HomeArticlesElo founders tried ProLon® fasting mimicking diet. Here’s what happened.

Elo founders tried ProLon® fasting mimicking diet. Here’s what happened.

Intermittent fasting is all the rage right now. Whether you're into 5:2, 16:8 or have your own protocol, people are increasingly turning to fasting to shed those pesky pounds and improve their metabolic health. ProLon® offers a fasting-with-food solution that piqued the interest of Elo founders, Ari Tulla and Tapio Tolvanen. Read on to find out what happened when they tried ProLon®.

Elle Penner, MPH, RD
10 mins
CTA 7: Checklist A
Move over clean eating and keto, fasting is back. From intermittent approaches like the 16/8 method and 5:2 diet to multi-day “fasting with food” programs like ProLon®, fasting has become more approachable (and appealing) to many people.
Named the most popular diet of 2020, many are turning to this age-old practice to manage weight and improve metabolic health, although the benefits appear to extend beyond simply cutting calories [1]. A growing body of evidence suggests that fasting may help reduce inflammation, lower blood pressure, improve insulin sensitivity and kickstart cellular regeneration [2, 3, 4].
Like other restrictive eating approaches, fasting comes with downsides. Hunger, headaches, and fatigue are common with fasting, but prolonged bouts come with serious health risks like low blood sugar, low blood pressure, and reduced immune function. Moreover, many of the benefits don’t really kick in until day 3, and the side effects of going without food this long can be serious. 
That’s where the ProLon® comes in. 
White soup with dill on a marble background

What is ProLon®?

Developed by Valter Longo, Ph.D., a respected longevity researcher and director of the Longevity Institute of Southern California, ProLon® (named for pro-longevity) is a five-day fasting-mimicking diet that switches your body into fasting mode while still allowing you to eat small amounts of food. 
Offering a combination of calorie restriction, healthy fats, limited plant protein, and low-glycemic-index carbohydrates, ProLon® tricks cells to behave like they’re not being fed which stimulates cellular repair and regeneration. In addition to being more tolerable, this “fasting with food” approach reduces some of the more serious risks tied to prolonged fasting.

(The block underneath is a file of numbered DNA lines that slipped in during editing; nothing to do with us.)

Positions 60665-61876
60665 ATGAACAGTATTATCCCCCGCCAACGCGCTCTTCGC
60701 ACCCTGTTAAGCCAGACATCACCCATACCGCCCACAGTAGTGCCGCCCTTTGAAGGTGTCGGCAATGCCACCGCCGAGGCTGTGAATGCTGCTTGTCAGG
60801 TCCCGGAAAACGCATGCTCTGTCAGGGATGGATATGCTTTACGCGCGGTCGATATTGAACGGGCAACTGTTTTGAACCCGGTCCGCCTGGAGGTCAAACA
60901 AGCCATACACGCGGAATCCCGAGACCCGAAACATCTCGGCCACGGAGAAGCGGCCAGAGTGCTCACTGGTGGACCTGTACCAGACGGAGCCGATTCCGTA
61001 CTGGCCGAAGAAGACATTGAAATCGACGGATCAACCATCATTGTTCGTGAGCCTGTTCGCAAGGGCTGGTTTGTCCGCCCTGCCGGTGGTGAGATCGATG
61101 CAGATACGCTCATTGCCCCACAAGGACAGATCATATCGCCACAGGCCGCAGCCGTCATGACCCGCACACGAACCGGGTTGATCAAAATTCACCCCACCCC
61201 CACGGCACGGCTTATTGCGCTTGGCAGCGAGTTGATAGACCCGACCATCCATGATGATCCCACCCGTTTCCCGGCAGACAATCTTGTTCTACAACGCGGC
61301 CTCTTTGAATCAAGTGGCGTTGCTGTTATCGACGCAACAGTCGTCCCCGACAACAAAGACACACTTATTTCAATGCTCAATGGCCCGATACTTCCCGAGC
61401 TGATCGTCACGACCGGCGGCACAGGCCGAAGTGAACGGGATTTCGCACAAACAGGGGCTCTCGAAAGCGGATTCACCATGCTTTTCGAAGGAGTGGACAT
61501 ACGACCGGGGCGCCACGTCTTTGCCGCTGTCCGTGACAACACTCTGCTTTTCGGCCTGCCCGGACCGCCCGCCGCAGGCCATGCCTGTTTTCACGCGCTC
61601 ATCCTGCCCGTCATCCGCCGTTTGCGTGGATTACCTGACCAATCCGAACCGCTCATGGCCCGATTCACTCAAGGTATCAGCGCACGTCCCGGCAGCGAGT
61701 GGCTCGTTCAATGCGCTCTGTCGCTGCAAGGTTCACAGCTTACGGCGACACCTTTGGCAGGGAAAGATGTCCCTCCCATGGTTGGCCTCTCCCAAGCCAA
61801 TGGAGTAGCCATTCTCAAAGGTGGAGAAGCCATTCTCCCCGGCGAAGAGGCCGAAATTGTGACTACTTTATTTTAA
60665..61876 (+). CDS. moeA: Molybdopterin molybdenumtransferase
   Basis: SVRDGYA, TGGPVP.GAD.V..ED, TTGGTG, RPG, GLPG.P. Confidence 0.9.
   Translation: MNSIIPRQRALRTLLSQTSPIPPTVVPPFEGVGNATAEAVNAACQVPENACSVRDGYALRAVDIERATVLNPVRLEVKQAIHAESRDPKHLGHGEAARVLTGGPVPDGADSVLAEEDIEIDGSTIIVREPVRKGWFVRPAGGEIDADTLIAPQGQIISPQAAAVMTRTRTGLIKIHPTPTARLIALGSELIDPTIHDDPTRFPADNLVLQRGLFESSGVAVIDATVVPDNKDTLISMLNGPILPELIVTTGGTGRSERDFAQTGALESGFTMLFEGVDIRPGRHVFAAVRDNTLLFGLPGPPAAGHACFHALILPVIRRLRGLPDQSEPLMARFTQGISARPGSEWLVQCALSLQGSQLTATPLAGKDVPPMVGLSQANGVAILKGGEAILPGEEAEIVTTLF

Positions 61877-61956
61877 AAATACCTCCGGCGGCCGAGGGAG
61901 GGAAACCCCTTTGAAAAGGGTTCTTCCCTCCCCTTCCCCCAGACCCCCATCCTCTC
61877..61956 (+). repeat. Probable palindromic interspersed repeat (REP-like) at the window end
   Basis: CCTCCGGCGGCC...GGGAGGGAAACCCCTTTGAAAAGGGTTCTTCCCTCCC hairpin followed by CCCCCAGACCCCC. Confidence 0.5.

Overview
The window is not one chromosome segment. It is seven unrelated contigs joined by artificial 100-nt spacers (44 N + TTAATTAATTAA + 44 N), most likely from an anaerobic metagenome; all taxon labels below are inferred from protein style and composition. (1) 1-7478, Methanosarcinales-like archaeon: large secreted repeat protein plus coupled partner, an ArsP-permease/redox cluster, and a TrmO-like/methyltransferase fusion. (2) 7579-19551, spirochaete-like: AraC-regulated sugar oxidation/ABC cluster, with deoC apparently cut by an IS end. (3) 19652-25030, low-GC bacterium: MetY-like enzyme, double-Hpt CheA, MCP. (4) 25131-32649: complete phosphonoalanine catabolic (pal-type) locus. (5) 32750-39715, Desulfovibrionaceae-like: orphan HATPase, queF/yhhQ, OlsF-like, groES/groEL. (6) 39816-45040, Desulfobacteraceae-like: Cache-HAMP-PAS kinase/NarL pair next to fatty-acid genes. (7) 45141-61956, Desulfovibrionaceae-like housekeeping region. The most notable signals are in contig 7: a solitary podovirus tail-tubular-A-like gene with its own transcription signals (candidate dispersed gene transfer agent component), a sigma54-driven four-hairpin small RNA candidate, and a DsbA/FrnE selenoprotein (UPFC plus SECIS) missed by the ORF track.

ProLon® claims that their fasting-mimicking diet promotes cellular rejuvenation, weight loss, nourishment while fasting, and improved performance for athletes looking to lower body fat while maintaining lean muscle mass. 

Benefits of ProLon®

The program is based on years of research and is also backed by scientific studies with impressive outcomes. Benefits of a fasting-mimicking diet include [3, 4, 5, 6]:
  • Weight loss
  • Reductions in blood pressure 
  • Reduced body fat
  • Cellular rejuvenation
  • Enhanced cognitive performance and healthspan
  • Reduced autoimmunity and multiple sclerosis symptoms
  • Enhanced response to certain chemotherapy agents and slower progression of some cancers
The five-day meal program is low in carbs and calories and high in healthy fats. The kit costs $199 for a 5-day fast and includes proprietary nut bars, soup blends, kale crackers, olives, omega-3s, and multivitamins.
Day 1 of the ProLon® program provides just under 1,100 calories (10% calories from protein, 56% calories from fat, and 34% calories from carbohydrates) and about 725 calories for the following four days (9% calories from protein, 44% calories from fat, 47% calories from carbs) [7]
In addition to the food, supplements, and teas, the program includes a daily meal plan guide, a drink bottle, and daily emails to guide you through the diet. 
Prolon FMD flay lay

Why Elo founders, Ari and Tapio, wanted to try ProLon®

Elo founders, Ari Tulla and Tapio Tolvanen, have always been curious about nutrition’s impact on health and have a love for N-of-1 nutrition experiments. Tapio spent a good part of 2020 in “keto-mode” while Ari tested out a couple of prolonged water fasts. Both are experienced with intermittent fasting. 
After reading Longo’s research and his best-selling book, The Longevity Diet, Ari and Tapio became interested in trying the ProLon® program themselves. They were intrigued by the cellular rejuvenation benefits and the idea of a convenient, repeatable fasting regimen. 
Ari, an avid cyclist, also wanted to see how ProLon® would impact certain biomarkers and whether ProLon®’s promise of performance improvement would hold true. 
They both recently put ProLon® to the test - here’s what happened...

Overall ProLon® experience

This was the second 5-day ProLon® fast for Ari. He completed the program for the first time in August 2020, and again in February 2021. Both times his experience and biomarker responses were nearly identical.
Compared to water fasts, Ari found the fasting-mimicking approach much more doable.